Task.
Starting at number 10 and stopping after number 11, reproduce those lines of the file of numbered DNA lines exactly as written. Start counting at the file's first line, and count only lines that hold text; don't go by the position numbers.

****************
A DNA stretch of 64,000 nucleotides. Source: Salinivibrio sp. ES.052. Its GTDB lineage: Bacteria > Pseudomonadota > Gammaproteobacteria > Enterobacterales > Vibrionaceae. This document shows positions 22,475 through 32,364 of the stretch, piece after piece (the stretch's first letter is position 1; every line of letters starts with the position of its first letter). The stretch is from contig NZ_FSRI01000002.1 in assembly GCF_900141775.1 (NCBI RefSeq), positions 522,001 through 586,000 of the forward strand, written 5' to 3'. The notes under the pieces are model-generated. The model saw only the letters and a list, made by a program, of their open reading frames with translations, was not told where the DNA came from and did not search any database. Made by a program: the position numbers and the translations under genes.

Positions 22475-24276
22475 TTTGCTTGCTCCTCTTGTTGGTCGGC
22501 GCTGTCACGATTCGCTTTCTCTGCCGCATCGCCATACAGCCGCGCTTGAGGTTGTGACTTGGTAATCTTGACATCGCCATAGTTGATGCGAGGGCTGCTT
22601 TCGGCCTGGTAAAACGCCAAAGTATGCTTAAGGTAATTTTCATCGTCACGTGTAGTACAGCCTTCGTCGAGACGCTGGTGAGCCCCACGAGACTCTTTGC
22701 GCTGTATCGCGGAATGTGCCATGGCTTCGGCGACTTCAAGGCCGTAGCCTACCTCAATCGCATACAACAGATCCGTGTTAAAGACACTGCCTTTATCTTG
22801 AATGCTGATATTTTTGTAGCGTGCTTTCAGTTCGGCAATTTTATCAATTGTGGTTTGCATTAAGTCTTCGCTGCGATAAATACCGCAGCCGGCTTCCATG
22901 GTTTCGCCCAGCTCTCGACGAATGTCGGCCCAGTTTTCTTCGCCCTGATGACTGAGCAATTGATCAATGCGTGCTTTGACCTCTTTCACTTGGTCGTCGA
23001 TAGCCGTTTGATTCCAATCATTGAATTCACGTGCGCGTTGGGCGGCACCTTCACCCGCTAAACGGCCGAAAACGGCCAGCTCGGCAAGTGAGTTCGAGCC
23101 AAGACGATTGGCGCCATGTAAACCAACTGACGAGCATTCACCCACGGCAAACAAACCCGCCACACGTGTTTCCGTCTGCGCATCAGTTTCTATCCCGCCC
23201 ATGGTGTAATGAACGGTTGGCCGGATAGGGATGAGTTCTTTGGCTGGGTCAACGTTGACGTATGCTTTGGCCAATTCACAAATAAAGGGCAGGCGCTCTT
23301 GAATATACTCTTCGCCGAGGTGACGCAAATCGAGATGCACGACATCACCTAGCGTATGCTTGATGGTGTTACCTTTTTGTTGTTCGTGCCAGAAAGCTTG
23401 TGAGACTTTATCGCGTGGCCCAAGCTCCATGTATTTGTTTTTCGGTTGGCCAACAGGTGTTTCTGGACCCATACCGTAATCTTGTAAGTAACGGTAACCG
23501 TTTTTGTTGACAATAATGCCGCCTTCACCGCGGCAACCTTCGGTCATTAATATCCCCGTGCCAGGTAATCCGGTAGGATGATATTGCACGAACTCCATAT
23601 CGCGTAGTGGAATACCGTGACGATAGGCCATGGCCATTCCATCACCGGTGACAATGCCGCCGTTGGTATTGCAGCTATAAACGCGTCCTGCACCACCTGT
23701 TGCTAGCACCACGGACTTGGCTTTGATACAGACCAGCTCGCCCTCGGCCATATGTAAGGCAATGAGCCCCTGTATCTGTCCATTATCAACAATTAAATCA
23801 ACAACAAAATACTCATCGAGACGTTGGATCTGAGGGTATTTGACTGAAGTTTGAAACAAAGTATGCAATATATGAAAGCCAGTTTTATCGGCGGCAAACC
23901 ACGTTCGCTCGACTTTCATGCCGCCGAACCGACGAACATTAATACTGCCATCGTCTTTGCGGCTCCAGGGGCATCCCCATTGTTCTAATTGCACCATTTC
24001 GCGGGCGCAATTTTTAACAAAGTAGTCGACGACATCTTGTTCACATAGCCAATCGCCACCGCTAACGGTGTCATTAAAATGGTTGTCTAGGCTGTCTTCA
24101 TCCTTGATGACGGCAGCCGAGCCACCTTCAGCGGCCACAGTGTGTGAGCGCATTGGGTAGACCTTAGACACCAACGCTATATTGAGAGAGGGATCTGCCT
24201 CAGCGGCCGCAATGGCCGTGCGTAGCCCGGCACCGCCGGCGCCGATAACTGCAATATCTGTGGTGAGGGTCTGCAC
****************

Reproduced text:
23101 AAGACGATTGGCGCCATGTAAACCAACTGACGAGCATTCACCCACGGCAAACAAACCCGCCACACGTGTTTCCGTCTGCGCATCAGTTTCTATCCCGCCC
23201 ATGGTGTAATGAACGGTTGGCCGGATAGGGATGAGTTCTTTGGCTGGGTCAACGTTGACGTATGCTTTGGCCAATTCACAAATAAAGGGCAGGCGCTCTT